The Twelve Hour Year: 9 O’clock AM

It’s the third hour…already 9 a.m.  It’s early still, the mist is only now lifting from the surface of the path I walk upon, the sun peeking over the mountains and warming this sometimes chilled body.  The crisp morning air in my lungs gives me strength for the next stretch…and then it will be High Noon.

He’s calling to me…“And the foundation of the thresholds shook at the voice of Him who called…”

I feel a reorganization; a subtle slowdown, if only to wait on Him to show me what’s next.  Meanwhile, as my soul rests the world whizzes by me in notes, school papers, broken pencils, chalk dust, salty ocean winds, sticky fingers and blue, blue everywhere.  He is all I’ve got.  Everything I might have is because He has brought it to me, made room for me, or shared it with me.  My Friend, how you have my heart…

I have seen many wonderful things these past few hours but the price has not been cheap.  Only in losing my life do I find His…even if only for the moment.  The sun is up on this clear day and it looks to be a beautiful one at that.  There is much to do in preparation of the coming hours…not the least of which is to pray.  Pray. Pray.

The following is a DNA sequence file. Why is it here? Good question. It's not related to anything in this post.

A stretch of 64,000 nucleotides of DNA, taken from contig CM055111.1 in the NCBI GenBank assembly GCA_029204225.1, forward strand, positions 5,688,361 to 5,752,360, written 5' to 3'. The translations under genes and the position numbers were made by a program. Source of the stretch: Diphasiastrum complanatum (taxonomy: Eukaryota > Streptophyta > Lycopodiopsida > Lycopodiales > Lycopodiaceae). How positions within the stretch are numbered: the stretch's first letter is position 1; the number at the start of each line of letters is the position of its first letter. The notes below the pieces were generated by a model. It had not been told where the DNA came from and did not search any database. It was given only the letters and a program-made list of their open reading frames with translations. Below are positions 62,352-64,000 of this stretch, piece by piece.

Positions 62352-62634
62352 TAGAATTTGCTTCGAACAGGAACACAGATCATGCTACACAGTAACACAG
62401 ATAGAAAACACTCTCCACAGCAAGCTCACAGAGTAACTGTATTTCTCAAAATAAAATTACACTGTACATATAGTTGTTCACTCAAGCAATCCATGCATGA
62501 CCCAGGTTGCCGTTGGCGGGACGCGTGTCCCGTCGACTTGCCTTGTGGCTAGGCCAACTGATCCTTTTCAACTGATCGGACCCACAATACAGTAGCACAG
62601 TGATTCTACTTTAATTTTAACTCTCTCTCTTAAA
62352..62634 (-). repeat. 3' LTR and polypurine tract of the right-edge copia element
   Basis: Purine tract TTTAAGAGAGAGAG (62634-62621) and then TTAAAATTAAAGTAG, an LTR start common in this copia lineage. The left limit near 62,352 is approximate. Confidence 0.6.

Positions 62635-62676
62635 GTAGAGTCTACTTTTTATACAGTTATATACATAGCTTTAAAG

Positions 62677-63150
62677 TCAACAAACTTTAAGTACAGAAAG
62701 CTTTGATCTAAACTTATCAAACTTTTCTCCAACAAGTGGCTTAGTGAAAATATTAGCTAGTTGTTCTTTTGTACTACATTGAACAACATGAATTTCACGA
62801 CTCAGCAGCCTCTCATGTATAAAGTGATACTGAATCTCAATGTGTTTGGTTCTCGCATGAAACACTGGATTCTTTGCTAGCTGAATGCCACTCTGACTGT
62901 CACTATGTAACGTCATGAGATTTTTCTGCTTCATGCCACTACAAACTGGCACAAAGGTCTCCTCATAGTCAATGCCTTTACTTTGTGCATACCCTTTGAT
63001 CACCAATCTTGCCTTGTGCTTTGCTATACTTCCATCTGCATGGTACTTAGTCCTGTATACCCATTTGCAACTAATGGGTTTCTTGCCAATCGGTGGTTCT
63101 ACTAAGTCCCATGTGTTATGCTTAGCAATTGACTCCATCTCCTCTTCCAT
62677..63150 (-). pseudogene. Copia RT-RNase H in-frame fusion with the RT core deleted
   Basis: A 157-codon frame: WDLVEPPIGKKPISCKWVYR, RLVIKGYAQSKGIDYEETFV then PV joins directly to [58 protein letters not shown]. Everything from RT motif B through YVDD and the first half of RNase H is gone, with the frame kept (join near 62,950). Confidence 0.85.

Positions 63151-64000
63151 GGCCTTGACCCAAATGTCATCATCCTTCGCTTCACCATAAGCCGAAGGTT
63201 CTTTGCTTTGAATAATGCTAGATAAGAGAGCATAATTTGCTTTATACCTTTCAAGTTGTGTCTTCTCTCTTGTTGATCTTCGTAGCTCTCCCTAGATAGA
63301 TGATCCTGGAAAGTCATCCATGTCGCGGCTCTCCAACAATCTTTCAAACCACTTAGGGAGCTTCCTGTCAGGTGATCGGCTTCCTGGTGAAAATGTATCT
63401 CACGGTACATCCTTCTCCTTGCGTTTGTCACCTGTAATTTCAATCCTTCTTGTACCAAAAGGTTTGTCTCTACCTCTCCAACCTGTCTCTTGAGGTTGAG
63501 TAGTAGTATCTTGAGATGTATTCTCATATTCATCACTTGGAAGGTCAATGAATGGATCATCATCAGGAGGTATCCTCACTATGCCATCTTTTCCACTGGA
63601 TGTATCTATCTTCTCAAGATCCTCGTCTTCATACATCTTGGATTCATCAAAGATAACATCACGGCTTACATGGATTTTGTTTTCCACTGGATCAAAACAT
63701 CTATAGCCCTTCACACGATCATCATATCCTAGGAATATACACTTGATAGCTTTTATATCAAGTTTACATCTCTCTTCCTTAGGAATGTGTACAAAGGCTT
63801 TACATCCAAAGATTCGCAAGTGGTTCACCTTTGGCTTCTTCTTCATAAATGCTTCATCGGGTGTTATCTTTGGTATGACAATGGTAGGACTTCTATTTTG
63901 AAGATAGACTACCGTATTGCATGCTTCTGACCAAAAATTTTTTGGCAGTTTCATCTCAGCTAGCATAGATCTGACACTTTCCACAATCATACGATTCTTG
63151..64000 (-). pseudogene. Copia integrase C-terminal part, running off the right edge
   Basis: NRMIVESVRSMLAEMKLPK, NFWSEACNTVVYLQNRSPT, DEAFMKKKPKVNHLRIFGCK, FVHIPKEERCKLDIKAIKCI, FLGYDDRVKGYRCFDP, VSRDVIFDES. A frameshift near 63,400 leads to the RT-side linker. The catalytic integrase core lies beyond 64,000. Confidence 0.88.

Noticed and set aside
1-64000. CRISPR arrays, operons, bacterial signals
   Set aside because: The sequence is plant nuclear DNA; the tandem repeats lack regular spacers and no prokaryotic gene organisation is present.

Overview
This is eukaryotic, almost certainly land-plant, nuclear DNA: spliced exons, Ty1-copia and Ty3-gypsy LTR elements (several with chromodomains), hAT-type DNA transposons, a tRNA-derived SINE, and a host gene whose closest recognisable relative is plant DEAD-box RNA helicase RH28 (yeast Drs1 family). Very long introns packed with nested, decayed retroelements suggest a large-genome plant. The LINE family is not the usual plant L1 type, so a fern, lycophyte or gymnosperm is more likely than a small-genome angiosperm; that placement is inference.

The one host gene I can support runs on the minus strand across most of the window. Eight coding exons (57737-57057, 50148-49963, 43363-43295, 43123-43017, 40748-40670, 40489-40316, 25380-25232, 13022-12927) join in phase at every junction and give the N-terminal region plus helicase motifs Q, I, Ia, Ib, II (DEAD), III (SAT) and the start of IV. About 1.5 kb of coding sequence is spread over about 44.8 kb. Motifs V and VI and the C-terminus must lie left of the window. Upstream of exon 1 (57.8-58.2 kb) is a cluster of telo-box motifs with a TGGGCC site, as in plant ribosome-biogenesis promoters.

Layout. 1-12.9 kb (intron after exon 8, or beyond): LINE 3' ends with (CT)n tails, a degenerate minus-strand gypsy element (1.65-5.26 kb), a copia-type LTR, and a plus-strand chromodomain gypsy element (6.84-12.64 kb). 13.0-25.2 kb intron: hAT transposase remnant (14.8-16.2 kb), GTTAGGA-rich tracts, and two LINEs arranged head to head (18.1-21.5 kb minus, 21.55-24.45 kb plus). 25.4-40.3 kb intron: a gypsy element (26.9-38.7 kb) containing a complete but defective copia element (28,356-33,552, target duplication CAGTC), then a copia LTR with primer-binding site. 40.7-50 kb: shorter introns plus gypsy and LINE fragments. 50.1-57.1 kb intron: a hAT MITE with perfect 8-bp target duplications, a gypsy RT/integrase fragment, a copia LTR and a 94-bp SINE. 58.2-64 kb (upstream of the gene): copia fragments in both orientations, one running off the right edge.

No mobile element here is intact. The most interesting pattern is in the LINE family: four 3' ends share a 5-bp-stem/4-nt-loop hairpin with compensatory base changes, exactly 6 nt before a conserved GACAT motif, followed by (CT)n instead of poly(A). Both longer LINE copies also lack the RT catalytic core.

Lunchtime!

I’m happy to announce that Gem School is now offering a lunchtime menu complete with snacks, drinks, soup and ice candy.  Because we have two grades which are running all day long, we didn’t want the kids to have to take a taxi home and then back to school for the afternoon classes.  Mrs. Grace put together a plan and it has worked out wonderfully.  Anything Mrs. Grace or this church puts their hands to, prospers!

The lunch consists of chicken, hotdog or ham with rice, cucumber slices and an orange slice.  I’ve had a few myself and they are really good!

We also have a fifteen minute break in the morning where the kids can get out and stretch a bit.  They have a choice of chicken or fish soup, ice candy or boiled eggs, any one just a quarter.

Other side items include a split baked potato with a slice of ham, donuts with chocolate frosting and on Fridays, popcorn!

It’s so exciting to see this school growing and such a privilege to see it happening with my own eyes.  I am so grateful to God for this opportunity to make an impact, to see a future changed for good, to be a part of someone else’s vision coming to reality.  It has so changed my perspective on life and the way I want to live out the rest of my time here on this earth.  It truly is much better to reach out and help others.

Radioactive Red Snapper Part II